1. wow. you really don't like Munster. Every opportunity to have a dig at it! Its flattering I suppose you devote a whole blog to the vilification of Munster.Just a couple of things – ROG can be replaced by a non-irish qualified player when he retires if needed. Your having a laugh if you think Humphs will be hands-off – his neck is on the line here having done the dirty on McLaughlin. I think they will find it difficult to get a high profile coach which is what they need after dumping Matt Williams by text message. Munster would be ideal for a coach who has aspirations of moving onto international rugby coaching – its got quite a record now – Kidney, Jim Williams, Gaffney and now McGahan – think it will be Foley though – he will be well able for it. I wonder would Kiss or Small be interested in it as at least they will be familiar with the Irish setup.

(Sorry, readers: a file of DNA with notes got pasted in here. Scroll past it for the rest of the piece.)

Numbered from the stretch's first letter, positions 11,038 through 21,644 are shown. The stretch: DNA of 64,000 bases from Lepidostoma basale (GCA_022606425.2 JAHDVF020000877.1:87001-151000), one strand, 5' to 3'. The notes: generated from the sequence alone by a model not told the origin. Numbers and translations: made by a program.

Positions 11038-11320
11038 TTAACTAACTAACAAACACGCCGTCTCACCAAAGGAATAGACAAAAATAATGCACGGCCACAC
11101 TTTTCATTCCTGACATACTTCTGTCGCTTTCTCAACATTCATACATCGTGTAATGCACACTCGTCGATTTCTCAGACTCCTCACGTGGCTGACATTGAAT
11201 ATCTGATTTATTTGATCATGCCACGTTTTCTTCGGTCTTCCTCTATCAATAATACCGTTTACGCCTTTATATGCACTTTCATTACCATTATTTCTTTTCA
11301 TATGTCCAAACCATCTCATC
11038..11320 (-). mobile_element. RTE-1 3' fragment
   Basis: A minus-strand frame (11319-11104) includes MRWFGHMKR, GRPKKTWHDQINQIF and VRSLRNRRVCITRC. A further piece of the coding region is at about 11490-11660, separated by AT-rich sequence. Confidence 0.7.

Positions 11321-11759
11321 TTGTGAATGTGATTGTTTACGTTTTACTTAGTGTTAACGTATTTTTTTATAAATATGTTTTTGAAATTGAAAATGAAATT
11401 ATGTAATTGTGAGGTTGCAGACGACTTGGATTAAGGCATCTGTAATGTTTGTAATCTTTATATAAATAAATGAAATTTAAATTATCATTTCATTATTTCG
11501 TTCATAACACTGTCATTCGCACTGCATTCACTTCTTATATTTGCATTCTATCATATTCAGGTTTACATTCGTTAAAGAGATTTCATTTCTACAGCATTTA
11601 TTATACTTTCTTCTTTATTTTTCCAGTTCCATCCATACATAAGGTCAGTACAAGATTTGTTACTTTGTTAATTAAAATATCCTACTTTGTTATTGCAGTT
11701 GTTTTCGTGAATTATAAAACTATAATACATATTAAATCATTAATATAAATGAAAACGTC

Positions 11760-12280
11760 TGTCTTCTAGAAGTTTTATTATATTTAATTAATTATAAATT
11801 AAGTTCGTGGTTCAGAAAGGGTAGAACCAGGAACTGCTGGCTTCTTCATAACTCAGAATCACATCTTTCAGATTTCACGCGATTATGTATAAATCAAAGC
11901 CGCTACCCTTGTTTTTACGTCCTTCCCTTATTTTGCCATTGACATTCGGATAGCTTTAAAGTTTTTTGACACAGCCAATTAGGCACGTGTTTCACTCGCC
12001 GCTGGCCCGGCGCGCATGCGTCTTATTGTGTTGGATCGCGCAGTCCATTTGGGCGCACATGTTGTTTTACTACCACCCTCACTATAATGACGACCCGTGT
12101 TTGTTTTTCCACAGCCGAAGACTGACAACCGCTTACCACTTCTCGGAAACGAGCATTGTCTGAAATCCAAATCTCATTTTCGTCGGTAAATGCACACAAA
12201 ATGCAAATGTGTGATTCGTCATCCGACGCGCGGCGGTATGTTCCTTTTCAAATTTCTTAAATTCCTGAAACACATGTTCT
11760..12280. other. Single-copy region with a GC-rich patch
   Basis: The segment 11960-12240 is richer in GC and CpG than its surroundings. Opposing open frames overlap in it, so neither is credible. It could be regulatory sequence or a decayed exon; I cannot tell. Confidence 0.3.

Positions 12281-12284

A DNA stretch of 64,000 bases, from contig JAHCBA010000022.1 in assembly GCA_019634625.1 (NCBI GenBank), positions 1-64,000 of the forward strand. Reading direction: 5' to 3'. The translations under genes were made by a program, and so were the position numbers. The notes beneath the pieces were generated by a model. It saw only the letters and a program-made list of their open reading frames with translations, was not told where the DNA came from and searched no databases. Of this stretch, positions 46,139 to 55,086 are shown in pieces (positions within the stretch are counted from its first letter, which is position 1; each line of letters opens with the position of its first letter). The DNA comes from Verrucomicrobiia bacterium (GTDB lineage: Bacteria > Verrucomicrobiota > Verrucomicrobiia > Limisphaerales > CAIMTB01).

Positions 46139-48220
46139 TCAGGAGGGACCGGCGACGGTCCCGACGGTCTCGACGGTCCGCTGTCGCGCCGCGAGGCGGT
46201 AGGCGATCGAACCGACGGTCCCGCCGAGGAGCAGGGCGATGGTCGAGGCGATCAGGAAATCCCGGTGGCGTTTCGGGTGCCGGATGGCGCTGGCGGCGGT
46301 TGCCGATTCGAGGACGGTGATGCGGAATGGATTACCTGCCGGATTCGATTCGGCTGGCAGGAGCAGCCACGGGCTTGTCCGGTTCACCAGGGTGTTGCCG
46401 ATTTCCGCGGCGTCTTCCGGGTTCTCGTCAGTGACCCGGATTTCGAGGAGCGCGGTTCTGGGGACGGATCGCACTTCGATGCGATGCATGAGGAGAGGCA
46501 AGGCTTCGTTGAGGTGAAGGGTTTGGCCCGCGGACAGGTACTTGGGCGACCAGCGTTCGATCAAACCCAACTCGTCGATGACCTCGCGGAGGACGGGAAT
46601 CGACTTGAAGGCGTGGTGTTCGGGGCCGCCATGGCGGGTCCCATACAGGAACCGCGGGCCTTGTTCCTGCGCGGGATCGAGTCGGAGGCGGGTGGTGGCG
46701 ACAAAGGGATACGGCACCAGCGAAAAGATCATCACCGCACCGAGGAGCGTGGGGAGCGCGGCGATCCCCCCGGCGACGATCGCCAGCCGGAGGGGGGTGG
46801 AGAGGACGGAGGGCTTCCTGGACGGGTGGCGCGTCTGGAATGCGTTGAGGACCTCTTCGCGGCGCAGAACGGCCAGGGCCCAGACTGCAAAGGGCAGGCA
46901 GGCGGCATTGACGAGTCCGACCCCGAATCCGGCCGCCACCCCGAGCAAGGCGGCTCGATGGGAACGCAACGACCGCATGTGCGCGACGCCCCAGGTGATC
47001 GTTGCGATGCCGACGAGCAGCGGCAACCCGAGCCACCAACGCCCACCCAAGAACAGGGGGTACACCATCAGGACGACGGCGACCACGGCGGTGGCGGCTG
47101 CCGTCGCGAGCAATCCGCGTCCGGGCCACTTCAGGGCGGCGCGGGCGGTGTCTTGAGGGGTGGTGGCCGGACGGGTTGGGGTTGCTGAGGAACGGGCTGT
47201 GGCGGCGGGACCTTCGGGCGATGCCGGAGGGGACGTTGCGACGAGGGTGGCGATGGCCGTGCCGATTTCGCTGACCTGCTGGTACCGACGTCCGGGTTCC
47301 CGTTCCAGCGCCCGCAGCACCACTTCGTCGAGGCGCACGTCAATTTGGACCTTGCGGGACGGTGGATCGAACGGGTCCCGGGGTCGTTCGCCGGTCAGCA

2. Thanks Radge Fan.Do we hate Munster? You'll note Rog is one of my favourite players (About Us) and indeed my family are Tipperary and proud Munster men and women.We are Irish rugby fans who want all provinces to succeed – the "mine is bigger than yours" mentality is destructive.I don't suppose its worth taking issue with the idea that the whole blog is a vilification of Munster (what about Ooooooooooooohh James Downey and Gerry?) given you've formed that opinion in the face of all available evidence so we'll just move on.Lets talk about Radge first. He can of course be replaced by an international 10, within the new rules on NIE players. Right now, Matt Berquist is the only 10 contracted to an Irish province, so asuming Leinster don't exercise an option on him, the IRFU will permit it. Equally there are some hot 10s coming through (Madigan, Jackson) so they would be content letting Munster sign an NIE. Reasonable point. However, I think they key point is Munster are perfectly geared to Rog's game and have been for 12 years and any fly-half coming in would have a settling in period.Do Munster really want a coach who sees the job as a stepping stone to Ireland? It hardly reeks of world dominating ambition. Surely Axel would be a better fit than Les Kiss? The point we were trying to make above was that Axel is seen as the head coach in waiting, and, as such, a new coach may find that a difficulty.